It’s pretty simple, really. Republicans have to decide not to reject the easiest route to victory that exists for them.
Today, House Democrats held a press conference to unveil their plan to avert the sequester. It’s pretty close to the Senate Dem plan that would cancel the sequester for the rest of the year with a one to one mix of cuts and new revenues. Nancy Pelosi all but begged reporters to make it clear in their stories that Democrats have already agreed to far more in spending cuts than Republicans have in new revenues. She said:
“Democrats have supported $1.6 trillion in cuts. $1.2 in the Budget Control Act, and another $400 billion in other actions taken in the last Congress, last year. $1.6 trillion dollars. The whole idea was to have it balanced. On the revenue side we have $600 billion. So what is that — two to one, three to one, in favor of cuts. So I hope that you would in your messaging to the American people make it clear that we have made cuts. We have passed bills for those cuts. But we want to see more on the revenue side to make this happen.”
This gives rise to an idea on how Republicans can walk away from this whole fight as the clear winners. With the help of Paul Van de Water, a senior fellow at the liberal leaning Center on Budget and Policy Priorities, I tried a thought experiment.
It’s somewhat broadly agreed that a fair goal for round three of the fiscal drama is a minimum of another $1.5 trillion in deficit reduction. Right now, we’ve already achieved around $2.2 trillion in deficit reduction: Dems have agreed to around $1.5 trillion in spending cuts; Republicans have agreed to around $700 billion in revenues. Where does that leave us? The total: Dems have thus far conceded around twice as much in spending cuts as Republicans have in revenues.
So let’s say Republicans and Dems agree to a roughly one to one split in cuts versus revenues to resolve the remaining $1.5 trillion. That would be roughly $660 billion in new cuts; roughly $660 billion in new revenues; and $200 billion in interest savings. Broadly speaking, Van de Water says, you’d end up with Dems agreeing to around $2.2 trillion in overall spending cuts, and Republicans agreeing to $1.3 trillion in new revenues.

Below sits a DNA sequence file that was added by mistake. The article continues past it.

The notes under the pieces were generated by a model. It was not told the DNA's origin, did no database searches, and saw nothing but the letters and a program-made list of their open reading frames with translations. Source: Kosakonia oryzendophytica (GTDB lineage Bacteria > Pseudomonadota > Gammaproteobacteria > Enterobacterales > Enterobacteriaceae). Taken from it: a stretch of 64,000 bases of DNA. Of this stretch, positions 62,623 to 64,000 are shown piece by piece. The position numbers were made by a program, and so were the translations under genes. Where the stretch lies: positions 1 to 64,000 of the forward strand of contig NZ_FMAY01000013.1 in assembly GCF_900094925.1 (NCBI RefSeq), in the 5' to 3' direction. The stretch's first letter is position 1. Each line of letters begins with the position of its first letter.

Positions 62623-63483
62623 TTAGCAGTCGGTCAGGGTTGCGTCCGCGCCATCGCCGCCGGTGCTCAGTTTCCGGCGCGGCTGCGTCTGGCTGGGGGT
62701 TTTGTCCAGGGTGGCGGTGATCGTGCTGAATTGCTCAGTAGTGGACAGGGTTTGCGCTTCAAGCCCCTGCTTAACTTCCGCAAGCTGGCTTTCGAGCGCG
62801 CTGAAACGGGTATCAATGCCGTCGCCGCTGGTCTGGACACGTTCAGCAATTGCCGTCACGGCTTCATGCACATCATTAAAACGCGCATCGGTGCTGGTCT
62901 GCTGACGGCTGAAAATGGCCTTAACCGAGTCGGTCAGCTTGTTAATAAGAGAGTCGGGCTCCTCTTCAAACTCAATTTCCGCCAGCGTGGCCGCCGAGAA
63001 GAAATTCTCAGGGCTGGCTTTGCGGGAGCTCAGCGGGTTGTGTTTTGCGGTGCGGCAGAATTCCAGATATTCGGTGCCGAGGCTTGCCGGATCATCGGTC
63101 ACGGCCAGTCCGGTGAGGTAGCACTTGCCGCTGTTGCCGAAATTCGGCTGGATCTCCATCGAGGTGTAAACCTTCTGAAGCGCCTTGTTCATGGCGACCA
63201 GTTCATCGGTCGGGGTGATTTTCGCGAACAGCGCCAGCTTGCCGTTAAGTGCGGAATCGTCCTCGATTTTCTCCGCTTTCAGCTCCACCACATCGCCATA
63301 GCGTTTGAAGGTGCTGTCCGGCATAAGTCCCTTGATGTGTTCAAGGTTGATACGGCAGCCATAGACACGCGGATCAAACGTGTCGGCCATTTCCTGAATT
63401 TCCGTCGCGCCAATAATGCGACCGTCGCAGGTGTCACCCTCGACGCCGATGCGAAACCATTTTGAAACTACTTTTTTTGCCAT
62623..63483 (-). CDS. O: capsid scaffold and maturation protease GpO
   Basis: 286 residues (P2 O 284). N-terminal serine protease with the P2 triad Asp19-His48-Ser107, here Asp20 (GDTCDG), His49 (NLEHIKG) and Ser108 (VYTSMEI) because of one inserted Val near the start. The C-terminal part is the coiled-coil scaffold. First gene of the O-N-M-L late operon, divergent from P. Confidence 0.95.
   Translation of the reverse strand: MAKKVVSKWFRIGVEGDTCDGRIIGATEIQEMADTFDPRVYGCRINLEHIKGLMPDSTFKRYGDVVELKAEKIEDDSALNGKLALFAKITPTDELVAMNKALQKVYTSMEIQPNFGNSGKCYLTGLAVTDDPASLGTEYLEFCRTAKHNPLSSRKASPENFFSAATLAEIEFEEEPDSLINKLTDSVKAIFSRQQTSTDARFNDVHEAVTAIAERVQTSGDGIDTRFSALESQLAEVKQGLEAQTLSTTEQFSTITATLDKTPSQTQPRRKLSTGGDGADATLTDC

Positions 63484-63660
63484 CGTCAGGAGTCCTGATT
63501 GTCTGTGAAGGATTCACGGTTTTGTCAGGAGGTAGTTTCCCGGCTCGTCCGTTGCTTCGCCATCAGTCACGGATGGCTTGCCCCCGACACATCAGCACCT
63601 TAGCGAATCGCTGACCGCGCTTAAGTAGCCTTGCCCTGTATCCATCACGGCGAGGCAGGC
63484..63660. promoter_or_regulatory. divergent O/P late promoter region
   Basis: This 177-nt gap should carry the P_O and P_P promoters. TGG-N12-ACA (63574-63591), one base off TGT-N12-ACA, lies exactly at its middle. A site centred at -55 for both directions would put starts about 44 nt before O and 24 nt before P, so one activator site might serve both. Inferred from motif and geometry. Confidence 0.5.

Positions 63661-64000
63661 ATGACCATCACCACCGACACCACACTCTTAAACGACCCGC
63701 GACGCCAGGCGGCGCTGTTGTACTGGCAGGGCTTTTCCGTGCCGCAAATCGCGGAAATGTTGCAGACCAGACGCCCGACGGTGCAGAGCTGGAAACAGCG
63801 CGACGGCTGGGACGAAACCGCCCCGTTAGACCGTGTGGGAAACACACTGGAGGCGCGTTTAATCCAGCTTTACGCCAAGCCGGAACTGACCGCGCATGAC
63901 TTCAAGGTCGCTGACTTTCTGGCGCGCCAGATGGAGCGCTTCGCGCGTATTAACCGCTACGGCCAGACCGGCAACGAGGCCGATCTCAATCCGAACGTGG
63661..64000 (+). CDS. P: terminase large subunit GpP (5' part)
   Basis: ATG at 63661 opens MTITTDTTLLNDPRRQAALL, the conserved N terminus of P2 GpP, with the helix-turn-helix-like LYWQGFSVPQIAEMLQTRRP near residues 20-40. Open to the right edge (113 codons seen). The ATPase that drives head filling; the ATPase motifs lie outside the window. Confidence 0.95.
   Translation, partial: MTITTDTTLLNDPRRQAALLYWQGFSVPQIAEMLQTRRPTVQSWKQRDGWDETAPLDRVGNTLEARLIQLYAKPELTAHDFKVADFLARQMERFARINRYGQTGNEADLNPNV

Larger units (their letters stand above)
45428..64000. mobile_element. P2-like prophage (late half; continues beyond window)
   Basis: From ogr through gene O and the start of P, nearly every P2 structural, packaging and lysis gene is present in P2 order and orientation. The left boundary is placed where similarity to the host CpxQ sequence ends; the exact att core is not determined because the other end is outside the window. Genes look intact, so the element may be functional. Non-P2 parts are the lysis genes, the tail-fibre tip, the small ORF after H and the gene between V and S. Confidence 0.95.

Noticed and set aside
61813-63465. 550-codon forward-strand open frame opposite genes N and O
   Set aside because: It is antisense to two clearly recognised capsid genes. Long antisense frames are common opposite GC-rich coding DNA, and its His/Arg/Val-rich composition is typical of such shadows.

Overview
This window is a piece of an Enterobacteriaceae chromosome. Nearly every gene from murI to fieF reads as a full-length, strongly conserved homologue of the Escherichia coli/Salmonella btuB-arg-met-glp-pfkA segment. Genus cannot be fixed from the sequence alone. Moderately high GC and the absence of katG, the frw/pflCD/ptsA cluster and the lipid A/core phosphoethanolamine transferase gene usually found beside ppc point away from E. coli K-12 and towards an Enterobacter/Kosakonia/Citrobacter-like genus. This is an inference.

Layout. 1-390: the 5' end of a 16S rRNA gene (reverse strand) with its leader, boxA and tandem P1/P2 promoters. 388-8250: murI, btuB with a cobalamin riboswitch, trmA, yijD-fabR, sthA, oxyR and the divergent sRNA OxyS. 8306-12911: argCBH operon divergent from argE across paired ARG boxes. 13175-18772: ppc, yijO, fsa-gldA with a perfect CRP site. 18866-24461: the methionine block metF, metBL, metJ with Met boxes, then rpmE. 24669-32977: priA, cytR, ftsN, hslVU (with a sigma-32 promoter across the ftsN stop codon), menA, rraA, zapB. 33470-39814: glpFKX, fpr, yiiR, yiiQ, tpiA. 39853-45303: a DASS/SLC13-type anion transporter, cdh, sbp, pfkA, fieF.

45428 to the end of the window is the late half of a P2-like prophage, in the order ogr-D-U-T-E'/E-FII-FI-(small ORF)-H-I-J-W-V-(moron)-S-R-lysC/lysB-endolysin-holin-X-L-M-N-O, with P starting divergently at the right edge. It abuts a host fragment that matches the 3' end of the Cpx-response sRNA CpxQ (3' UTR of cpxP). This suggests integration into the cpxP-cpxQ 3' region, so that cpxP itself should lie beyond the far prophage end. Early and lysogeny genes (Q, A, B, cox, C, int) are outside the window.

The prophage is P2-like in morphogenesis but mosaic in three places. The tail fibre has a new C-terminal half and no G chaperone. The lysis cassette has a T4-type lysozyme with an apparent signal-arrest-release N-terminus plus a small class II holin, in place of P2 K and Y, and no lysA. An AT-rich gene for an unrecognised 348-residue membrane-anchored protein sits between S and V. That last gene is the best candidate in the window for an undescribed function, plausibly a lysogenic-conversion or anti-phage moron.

That’s roughly a 1.6-to-one ratio. You see? In this scenario, Republicans could declare victory, and they’d be right.
Heck, let’s give Republicans an even bigger victory. Let’s give them an overall cuts-to-revenues victory of two to one. It’s easy to get there; it all turns on how you divide that remaining $1.5 trillion in deficit reduction. Republicans would simply have to agree to a measly $477 billion in new revenues, while Dems agreed to $842 billion in new spending cuts. (We’re again factoring in the $200 billion in interests savings). This would mean Republicans agreed to an overall total of $1.2 trillion in revenue increases, while Dems agreed to an overall total of $2.4 trillion in spending cuts. (Fixed.)
That would be roughly a two-to-one ratio. You see? In this scenario, Republicans could declare victory, and they’d be right.
Now, it’s unclear if Dems would agree to the latter scenario, but it doesn’t seem out of the realm of possibility, and they’d certainly agree to the former one. Either way, though, the basic point is that even if Republicans agreed to new revenues this time, they could rightly say they emerged the winners in the end. They’d get yet another round of spending cuts; and our fiscal problems would have been resolved mostly — though not entirely — their way.
But they won’t do this. And this gets us to the final point. Republicans have defined victory in this battle as agreeing to no revenue increases whatsoever. This is the problem in a nutshell. It has deluded Republican voters and some lawmakers into believing this is a real possibility, which in turn has precluded them from taking the far easier route to victory that’s plainly available to them.